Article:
Well, yes, so was I. And people do all kinds of crazy things in college. However, the keypost here is more about broad society than about some outlying minuscule niche. For example, once people have kids, the costs of even a fairly minor injury become much more serious - so if they're still biking around in the ice and snow, the relatives will 'set them straight': "what are you thinking - how can you do that when you're responsible for those kids?" (In one hard case, I did suggest studded tires as a means of mitigating the conflict, which the relatives duly gave as a Christmas present.) For another example, people are not young forever; as the muscles and tendons stiffen and the bones grow more brittle, they tend to become more risk-averse.

Oh, and more broadly, you can't train people into permanent abject hyped-up fear over bazillion-to-one risks, as all 'developed' societies now do, and then turn right around and expect significant numbers to bike around in ice and snow. It just isn't on.

Not a problem if you are biking on well cleared streets of course.

And therein lies a rub. In the depths of winter here in southern Wisconsin, city streets might be 'well cleared' on about one day in three, if that. On the first day it snows. On the second day they get it plowed, but only if it exceeded three inches. On the third day, if it's not too cold (good luck), and if it got plowed (good luck), then the streets might be somewhat clear, otherwise there's plenty of packed, rutted ice. On the fourth day, it snows again. Rinse and repeat from very early December through mid-March.

Right now, firmly rooted hard-edged patches of rutted ice wait almost everywhere to tramline would-be cyclists into doing the noseplow or something of the sort. So I stand by the statement that the utility of the bicycle is greatly diminished. It simply can not serve broadly as wintertime primary transportation in the here and now, irrespective of what might or might not come true someday in just the right doomer scenario, and irrespective of what a handful of college students might do.

And good luck biking in London-Sarnia, Ontario area this week, just a bit due east of Wisconsin. A blizzard with about 1.5 meters of snow and 50 kmh winds has had the 402 freeway closed for several days, hundreds of cars stranded, 300+ people needing to be extracted by helicopter and snow machines. Many stranded in doughnut shops and golf course clubhouses etc.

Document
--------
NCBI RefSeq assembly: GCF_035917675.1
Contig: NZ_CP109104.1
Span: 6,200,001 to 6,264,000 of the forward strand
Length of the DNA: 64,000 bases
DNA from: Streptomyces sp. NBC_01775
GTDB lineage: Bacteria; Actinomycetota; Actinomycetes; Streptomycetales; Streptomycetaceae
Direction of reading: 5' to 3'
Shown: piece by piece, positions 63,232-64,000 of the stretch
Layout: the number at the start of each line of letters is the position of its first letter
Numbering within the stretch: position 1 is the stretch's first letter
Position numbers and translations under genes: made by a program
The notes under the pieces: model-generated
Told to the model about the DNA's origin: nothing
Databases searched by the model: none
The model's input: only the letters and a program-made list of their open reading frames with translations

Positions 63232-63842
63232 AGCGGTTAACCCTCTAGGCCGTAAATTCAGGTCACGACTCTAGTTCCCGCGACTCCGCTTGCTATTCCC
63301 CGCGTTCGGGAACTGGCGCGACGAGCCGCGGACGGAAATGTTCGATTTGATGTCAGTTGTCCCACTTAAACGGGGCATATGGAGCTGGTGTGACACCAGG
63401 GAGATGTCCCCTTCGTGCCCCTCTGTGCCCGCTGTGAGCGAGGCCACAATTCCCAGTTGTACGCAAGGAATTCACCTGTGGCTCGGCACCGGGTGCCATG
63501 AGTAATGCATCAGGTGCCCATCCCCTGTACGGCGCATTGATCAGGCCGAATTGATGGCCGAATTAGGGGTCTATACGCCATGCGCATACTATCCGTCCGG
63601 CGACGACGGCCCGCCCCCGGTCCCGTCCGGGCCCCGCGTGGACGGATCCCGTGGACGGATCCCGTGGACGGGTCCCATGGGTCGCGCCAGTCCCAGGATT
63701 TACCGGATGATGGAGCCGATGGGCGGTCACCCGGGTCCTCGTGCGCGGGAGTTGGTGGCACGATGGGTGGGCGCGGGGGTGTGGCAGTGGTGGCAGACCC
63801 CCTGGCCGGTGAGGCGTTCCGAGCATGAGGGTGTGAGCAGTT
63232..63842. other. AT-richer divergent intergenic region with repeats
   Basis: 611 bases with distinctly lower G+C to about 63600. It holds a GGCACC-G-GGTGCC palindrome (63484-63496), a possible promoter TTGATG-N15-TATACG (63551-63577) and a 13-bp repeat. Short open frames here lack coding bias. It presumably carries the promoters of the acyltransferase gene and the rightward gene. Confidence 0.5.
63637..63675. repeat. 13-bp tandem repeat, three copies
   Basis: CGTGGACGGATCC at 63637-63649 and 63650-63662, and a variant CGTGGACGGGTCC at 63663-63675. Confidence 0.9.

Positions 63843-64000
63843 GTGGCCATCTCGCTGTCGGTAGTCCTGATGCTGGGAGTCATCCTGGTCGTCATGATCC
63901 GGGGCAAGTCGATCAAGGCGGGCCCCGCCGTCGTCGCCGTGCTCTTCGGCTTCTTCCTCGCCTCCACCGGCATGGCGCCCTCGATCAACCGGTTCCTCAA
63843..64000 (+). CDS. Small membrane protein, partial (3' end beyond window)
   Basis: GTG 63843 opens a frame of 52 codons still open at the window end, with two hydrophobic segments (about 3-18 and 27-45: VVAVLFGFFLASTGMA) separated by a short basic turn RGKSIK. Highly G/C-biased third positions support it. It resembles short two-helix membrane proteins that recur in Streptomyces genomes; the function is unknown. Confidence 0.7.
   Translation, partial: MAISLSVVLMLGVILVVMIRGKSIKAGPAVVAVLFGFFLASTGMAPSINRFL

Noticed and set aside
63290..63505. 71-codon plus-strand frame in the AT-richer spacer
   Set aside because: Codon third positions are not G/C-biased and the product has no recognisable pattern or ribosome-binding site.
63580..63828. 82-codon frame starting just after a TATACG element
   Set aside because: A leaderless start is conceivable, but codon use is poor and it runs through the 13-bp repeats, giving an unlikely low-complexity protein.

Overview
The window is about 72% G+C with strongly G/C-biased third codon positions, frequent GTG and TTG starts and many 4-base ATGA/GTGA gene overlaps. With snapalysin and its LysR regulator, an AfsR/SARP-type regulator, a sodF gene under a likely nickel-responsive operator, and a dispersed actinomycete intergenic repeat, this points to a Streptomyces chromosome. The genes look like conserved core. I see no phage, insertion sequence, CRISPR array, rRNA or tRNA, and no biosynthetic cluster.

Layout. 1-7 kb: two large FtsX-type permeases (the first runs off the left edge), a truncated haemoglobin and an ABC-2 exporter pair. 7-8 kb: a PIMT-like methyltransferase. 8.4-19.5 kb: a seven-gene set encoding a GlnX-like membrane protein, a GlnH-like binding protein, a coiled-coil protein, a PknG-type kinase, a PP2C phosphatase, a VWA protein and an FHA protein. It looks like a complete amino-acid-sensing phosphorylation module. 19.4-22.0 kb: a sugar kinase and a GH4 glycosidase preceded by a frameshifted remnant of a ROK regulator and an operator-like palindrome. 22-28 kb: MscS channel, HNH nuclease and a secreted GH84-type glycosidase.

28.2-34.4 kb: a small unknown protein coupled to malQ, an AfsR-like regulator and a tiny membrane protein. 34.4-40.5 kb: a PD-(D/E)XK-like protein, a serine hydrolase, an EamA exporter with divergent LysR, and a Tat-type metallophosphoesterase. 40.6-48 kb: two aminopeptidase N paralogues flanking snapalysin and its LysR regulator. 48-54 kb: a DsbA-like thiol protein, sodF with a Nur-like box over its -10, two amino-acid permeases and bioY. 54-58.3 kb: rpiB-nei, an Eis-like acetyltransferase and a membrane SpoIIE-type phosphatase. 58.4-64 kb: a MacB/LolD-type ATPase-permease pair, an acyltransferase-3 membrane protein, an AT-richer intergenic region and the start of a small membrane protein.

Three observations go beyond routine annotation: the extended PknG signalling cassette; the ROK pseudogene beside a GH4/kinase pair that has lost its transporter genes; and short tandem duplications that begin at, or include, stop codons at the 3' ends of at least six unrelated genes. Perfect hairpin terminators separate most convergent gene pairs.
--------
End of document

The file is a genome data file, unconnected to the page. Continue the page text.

There's 4 to 6 months a year when biking would simply be suicidal on a "you'll be stranded out there all night" basis, and not much further north west, with -30 to -40 degC "without the wind chill factor" weather, locals would simply offer you last rites in advance of your venturing out.

I also understand however, that Chicago can get some nasty weather, eg. worse than Toronto. You'd be somewhere between a dedicated enviro and a maniac to try to raise a family with two babies with only a bike for transport there.

I do not want to clutter up this post at all, but you are posting the biking-in-winter problem. Wear a mask and a scarf and ride on home if you live close if you choose to. Why spread disinformation about biking -- like it is dressing down, dangerous, bad for society, or wrong?

Biking isn't for everyone, but saying that it is not possible when it gets cold is disingenuous to those that do ride bikes throughout the season. Using as your example, say somewhere far North is not very general to much of the US. Why live in all that snow anyway -- just joking?

I see biking as an important activity for fun, health and to save some money. I do bike my kids from work once a week (when my wife has a meeting) using a dedicated bike trail. It is a little work but it is fun for them so why not? I know society does not value bicycles and bike lanes or bike trails in all parts of the country/world but in my local society they thought to put in adequate bike/walking lanes using taxes (gasp the same ones they use for the roads and bridges).

It is a public good to promote exercise -- but it is a delayed gratification.

Call me a "maniac" or some other "enviro" pejorative for simply stating that biking in winter is possible in Chicago. Oh brother.

OK, let's pretty please not make ourselves stupid about this or any other niche mitigation that trades time, comfort, safety, or whatever else for energy savings (or in this case merely for energy-consumption postponement, since someone will eventually burn the accessible FFs, and in less than one CO2 lifetime.) Here in Madison, Wisconsin, which is colder than Chicago, as the big radio and TV stations in Chicago incessantly point out at this time of year, we have a New Year's Day bike ride (which I've done myself.) However: